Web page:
The percent of poverty level shows how your income compares to the poverty level.
Each year in January, the U.S. government sets a federal poverty level. That is the income amount that defines who can get some government benefits. These benefits are Head Start, family planning, health insurance for children (called CHIP), Supplemental Nutrition Assistance Programs (SNAP, which used to be called Food Stamps), school meal programs, and many others.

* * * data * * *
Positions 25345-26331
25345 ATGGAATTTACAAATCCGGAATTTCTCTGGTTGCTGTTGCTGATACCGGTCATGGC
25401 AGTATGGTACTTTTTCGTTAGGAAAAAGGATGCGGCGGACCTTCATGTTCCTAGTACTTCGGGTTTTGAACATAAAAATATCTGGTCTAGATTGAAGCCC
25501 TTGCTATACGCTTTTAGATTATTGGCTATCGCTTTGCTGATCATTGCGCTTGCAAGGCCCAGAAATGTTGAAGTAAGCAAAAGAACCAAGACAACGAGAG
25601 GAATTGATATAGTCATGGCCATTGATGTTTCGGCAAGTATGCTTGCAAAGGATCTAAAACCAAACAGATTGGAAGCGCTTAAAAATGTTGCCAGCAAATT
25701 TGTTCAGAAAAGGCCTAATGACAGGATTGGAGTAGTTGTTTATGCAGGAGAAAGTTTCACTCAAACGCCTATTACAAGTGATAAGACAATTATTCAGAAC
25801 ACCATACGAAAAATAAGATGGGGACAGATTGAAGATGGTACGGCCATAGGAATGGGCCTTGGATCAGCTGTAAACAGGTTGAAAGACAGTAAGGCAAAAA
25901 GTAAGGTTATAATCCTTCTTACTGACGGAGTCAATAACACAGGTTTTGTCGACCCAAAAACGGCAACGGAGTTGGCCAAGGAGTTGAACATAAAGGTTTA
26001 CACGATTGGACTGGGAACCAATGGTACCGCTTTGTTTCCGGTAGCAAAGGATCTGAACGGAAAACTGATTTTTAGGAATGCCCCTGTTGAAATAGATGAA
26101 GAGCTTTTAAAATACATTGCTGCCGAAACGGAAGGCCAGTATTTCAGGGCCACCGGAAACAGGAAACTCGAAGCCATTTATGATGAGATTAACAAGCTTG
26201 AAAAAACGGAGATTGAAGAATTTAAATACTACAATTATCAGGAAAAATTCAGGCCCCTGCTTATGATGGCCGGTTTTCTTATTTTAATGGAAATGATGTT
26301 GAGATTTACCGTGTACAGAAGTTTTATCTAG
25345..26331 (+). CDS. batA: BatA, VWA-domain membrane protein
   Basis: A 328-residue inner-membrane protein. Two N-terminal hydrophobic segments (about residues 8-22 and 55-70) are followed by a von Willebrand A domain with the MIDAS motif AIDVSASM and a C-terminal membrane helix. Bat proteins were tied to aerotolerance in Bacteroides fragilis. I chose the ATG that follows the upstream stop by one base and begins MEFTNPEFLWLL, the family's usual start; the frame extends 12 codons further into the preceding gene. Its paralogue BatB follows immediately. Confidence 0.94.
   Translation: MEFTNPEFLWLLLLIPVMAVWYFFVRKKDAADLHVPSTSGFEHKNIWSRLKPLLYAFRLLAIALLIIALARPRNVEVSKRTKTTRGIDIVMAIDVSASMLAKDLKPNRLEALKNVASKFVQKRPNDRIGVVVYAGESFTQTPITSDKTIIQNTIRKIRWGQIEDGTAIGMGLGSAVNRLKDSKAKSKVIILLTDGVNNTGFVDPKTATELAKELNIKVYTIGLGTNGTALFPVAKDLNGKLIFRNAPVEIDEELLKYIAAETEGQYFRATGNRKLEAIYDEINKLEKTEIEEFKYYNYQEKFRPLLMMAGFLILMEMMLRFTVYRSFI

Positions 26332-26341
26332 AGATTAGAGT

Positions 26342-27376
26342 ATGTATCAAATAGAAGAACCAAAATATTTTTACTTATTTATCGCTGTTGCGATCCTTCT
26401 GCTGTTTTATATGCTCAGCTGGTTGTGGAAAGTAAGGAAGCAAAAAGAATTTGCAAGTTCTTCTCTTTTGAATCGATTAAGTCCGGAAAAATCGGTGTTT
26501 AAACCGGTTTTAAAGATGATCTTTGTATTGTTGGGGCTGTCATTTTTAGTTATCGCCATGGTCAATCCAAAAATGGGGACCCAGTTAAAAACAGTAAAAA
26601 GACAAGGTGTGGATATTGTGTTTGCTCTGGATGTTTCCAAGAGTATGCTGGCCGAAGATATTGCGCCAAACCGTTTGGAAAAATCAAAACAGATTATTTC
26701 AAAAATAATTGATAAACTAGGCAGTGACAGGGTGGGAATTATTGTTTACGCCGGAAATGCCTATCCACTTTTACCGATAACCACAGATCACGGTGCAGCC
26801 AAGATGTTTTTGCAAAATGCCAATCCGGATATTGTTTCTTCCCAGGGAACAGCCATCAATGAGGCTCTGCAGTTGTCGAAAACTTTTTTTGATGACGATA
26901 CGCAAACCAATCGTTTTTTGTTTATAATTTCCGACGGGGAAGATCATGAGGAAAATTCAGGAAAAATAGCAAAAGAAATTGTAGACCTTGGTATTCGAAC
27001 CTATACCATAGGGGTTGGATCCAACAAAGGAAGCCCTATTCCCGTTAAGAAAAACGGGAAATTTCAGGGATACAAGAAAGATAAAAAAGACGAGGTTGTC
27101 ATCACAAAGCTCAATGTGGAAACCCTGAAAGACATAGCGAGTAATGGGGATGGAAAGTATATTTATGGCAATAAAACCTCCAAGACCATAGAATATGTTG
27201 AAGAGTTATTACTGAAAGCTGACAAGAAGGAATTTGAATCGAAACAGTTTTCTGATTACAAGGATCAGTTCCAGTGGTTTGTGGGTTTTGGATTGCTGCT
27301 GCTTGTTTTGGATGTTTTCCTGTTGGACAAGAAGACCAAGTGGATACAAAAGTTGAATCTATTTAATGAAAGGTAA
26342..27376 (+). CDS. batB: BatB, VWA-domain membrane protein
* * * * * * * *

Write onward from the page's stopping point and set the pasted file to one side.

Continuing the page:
The poverty level is the same for 48 states. Alaska and Hawaii each have their own poverty level. The poverty level changes based on the number of people in your family.
In 2013, the federal poverty level for a family of four was $23,550. The federal poverty level for a household of one was $11,490.
Here are some examples:
- Let's say you have a family of four and your family makes $18,840 in 2013. Your income is at 80% of the federal poverty level ($18,840 ÷ $23,550 = 0.8, or 80%).
- If your family makes $35,325 in 2013, your income is at 150% of the federal poverty level ($35,325 ÷ $23,550 = 1.5, or 150%).